CamdenNewJournal

The independent London newspaper

Family-run Queen’s Crescent store Franks to ‘close’ after 72 years

Smaller shop will open nearby but end of an era for the Streeters

13 August, 2018 — By Dan Carrier

Gillian Self with Teri Benson: ‘We know our customers by name’

IT has become a shopping landmark in a street that has long been a centre of commerce in Kentish Town and Gospel Oak – but today (Thursday) the tills at Franks Superstore, in Queen’s Crescent, will ring up a sale for the last time.

The store, which opened in 1946 in a road famous for its street market, will close its shutters before relocating along the road to smaller premises – ending an era that has lasted eight decades.

The Streeter family, who opened Franks just a year after the Second World War ended, have sold the double-fronted shop to an anonymous new owner – though they confirmed to the New Journal it is not Tesco, as many had feared. Shop founder Frank senior died in 2015. His daughter, Gillian Self, who runs the shop with her brother, Frank junior, said: “Frank spends all his days in the shop and it comes to a point where we all have to slow down. It means Frank can spend more time fishing, which is what he really loves doing.”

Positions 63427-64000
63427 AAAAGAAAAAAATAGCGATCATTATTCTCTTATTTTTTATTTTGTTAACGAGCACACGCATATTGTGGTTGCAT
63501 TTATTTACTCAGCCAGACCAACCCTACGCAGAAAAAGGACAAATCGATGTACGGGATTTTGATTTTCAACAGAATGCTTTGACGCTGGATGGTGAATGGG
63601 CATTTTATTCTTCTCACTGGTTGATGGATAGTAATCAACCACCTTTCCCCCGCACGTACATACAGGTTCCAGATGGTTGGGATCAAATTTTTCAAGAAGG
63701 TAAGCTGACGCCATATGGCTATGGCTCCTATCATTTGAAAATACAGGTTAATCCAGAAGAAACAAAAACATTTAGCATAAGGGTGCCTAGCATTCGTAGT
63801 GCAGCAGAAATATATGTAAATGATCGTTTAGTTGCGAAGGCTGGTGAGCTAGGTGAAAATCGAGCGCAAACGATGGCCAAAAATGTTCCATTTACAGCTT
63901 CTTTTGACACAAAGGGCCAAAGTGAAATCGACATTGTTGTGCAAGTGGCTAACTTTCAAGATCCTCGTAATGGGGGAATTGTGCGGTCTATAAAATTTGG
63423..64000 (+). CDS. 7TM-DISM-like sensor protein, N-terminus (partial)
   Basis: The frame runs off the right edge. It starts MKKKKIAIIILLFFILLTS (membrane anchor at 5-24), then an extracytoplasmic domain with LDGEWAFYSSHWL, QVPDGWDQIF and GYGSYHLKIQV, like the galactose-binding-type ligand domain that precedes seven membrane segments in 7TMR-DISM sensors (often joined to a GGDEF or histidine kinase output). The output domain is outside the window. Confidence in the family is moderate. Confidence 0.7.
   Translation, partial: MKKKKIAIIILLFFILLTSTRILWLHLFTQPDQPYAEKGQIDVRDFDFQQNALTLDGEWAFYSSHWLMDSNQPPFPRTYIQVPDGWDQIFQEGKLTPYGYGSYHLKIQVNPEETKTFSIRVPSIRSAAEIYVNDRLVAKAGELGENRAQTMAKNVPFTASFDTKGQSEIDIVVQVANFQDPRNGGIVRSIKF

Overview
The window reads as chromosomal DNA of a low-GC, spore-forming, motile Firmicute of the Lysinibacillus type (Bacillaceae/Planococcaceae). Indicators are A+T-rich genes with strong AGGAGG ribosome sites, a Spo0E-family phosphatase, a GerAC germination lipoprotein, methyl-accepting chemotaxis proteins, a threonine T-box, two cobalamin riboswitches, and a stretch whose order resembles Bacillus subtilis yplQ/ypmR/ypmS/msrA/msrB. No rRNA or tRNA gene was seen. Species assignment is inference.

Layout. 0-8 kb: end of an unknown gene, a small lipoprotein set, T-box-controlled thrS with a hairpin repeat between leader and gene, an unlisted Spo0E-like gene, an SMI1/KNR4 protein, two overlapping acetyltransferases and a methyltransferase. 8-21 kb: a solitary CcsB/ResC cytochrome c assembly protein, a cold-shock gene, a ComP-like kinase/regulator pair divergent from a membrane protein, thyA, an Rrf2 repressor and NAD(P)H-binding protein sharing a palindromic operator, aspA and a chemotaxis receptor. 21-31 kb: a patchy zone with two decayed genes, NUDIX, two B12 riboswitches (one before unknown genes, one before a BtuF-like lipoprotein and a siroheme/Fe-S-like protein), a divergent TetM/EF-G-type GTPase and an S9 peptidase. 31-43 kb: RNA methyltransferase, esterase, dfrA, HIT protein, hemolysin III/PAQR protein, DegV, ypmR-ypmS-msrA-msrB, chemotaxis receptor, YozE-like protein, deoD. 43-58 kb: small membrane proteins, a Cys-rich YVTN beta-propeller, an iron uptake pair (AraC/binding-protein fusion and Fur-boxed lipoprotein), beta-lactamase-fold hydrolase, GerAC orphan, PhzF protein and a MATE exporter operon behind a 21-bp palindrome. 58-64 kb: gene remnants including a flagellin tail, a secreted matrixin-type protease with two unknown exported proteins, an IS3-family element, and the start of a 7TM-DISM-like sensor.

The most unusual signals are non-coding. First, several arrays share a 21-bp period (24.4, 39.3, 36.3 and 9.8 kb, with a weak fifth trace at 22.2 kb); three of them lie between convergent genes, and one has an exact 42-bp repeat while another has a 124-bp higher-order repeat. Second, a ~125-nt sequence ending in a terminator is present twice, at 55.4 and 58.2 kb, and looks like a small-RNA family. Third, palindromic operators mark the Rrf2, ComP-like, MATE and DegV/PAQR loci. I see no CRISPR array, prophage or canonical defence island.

Customers can take heart from the fact the family will be reopening nearby at a date that has yet to be confirmed.

“It is going to be like a mini-Franks,” said Gillian. “It is smaller, but we will try and still sell what we can – and Frank is always good at finding space for products people want.”

Frank senior set up a cafe in the building which is now the shop in July, 1946. He was known for his cooking, serving up traditional fare. He took to selling loose biscuits from a stall on the street after meeting a contact who had a biscuit factory in Cheshire, and gradually expanded his offerings until Franks Superstore became a landmark.

“My dad started small and then it got bigger and bigger – some days you could hardly get in because so many people were here,” Gillian said. “He started in one side of the shop but then the opportunity came for him to expand next door and Franks Superstore was born.

“My dad and my mum Beryl used to say that they had been here for so long they had seen generations grow up and I can now say the same.”

She added that the appeal of the shop was their traditional approach. “We have stayed old- fashioned,” she said. “We still don’t take credit cards. We know our customers by name. Some of them like to come in and have a grumble about what not, but we don’t mind – our customers are so lovely.

“We have people from all walks of life, from all round the world, and we have so many loyal customers who are our friends.

“Most of the people who come in might do a shop at one of the big chains, but still come here too – you can get everything at Franks. Frank still buys in things you don’t get in the major supermarkets.”

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